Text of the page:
Such are the rude outlines of a plan which we did not originate, but which we heartily endorse. Why not give it a trial ? We should dearly like to inform Europe that, since she seems not to want any more of our bonds at 5 per cent., we have concluded to take the balance ourselves at 3.65.
THE LEGAL TENDER BILL AS IT PASSED THE HOUSE OF REPRESENTATIVES.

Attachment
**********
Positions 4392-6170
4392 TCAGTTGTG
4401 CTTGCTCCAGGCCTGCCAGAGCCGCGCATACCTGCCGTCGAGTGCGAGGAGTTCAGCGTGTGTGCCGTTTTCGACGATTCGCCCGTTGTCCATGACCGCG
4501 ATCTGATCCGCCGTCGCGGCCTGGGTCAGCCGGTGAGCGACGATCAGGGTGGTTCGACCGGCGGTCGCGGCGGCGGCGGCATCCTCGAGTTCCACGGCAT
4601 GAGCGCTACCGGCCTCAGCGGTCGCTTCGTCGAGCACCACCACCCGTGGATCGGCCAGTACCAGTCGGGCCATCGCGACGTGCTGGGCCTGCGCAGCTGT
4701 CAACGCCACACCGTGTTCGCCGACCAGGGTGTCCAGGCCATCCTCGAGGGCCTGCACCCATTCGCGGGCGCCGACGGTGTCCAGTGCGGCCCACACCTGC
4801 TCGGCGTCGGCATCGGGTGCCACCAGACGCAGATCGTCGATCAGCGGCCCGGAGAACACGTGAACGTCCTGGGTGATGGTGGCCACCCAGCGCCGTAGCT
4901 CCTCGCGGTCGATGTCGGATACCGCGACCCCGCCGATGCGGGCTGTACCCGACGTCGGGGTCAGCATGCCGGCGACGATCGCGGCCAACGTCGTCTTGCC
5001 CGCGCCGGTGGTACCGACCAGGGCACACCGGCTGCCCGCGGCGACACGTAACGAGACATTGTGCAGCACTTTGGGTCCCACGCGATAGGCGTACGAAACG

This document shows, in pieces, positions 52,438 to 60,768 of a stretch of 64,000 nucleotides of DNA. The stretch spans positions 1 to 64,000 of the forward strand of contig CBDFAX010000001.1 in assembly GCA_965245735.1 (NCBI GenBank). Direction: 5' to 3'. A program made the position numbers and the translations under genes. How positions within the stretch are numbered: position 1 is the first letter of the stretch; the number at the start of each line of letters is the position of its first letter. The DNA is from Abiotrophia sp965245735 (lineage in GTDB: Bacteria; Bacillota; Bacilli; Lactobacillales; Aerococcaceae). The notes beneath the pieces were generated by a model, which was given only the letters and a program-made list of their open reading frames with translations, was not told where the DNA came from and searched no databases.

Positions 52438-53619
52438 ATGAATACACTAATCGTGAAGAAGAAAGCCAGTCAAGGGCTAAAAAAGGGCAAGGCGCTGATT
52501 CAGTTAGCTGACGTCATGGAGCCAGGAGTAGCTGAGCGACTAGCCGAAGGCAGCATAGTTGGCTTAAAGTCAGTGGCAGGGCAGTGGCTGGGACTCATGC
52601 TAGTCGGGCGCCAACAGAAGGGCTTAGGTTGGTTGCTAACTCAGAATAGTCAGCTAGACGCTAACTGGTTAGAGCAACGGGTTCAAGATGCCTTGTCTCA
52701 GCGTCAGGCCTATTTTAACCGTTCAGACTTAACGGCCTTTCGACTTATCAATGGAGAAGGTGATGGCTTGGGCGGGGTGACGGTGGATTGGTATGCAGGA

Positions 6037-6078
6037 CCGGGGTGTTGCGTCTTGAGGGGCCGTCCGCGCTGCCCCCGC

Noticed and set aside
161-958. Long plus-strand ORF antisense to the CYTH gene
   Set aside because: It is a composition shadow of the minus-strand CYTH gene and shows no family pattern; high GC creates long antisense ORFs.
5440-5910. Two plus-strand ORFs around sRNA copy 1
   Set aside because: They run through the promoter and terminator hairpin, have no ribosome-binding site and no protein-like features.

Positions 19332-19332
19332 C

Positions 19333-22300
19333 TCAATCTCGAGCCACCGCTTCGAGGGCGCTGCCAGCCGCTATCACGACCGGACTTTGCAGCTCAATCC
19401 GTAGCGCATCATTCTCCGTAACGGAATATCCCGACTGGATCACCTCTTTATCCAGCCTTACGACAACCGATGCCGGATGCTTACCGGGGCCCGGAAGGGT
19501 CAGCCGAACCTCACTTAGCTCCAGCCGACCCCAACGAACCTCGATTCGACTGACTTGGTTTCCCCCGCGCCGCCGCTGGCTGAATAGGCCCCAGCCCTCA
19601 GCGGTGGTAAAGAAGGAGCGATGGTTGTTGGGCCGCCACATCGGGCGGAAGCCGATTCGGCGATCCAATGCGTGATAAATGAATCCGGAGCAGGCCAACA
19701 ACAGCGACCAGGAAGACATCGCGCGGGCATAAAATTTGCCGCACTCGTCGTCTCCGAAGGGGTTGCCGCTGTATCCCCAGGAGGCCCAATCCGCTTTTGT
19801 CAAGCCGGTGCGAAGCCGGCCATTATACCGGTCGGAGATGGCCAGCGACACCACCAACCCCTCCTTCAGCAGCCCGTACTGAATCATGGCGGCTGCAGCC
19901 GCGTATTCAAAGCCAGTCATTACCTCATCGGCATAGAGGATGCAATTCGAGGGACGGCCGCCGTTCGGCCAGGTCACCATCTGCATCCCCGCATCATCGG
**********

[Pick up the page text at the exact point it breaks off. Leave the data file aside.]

The following is a copy of the principal sections of the first legal tender bill as it passed the House of Representatives, February 6, 1862 :
An Act to authorize the issue of United States notes, and for the redemption funding thereof, and for funding the floating debt of the United States.